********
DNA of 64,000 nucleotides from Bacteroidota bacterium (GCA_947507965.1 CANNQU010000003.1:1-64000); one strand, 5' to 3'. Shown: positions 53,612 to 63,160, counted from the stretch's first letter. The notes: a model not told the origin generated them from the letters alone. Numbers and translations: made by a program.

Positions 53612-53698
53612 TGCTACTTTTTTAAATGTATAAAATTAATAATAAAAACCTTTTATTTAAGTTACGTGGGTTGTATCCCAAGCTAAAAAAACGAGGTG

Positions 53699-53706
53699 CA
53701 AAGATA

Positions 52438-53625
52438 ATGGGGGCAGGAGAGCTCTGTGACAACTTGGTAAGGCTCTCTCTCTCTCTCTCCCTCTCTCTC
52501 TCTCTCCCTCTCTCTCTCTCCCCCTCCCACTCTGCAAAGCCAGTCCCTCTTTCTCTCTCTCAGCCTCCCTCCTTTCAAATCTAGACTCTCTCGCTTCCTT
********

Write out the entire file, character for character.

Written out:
DNA of 64,000 nucleotides from Bacteroidota bacterium (GCA_947507965.1 CANNQU010000003.1:1-64000); one strand, 5' to 3'. Shown: positions 53,612 to 63,160, counted from the stretch's first letter. The notes: a model not told the origin generated them from the letters alone. Numbers and translations: made by a program.

Positions 53612-53698
53612 TGCTACTTTTTTAAATGTATAAAATTAATAATAAAAACCTTTTATTTAAGTTACGTGGGTTGTATCCCAAGCTAAAAAAACGAGGTG

Positions 53699-53706
53699 CA
53701 AAGATA

Positions 52438-53625
52438 ATGGGGGCAGGAGAGCTCTGTGACAACTTGGTAAGGCTCTCTCTCTCTCTCTCCCTCTCTCTC
52501 TCTCTCCCTCTCTCTCTCTCCCCCTCCCACTCTGCAAAGCCAGTCCCTCTTTCTCTCTCTCAGCCTCCCTCCTTTCAAATCTAGACTCTCTCGCTTCCTT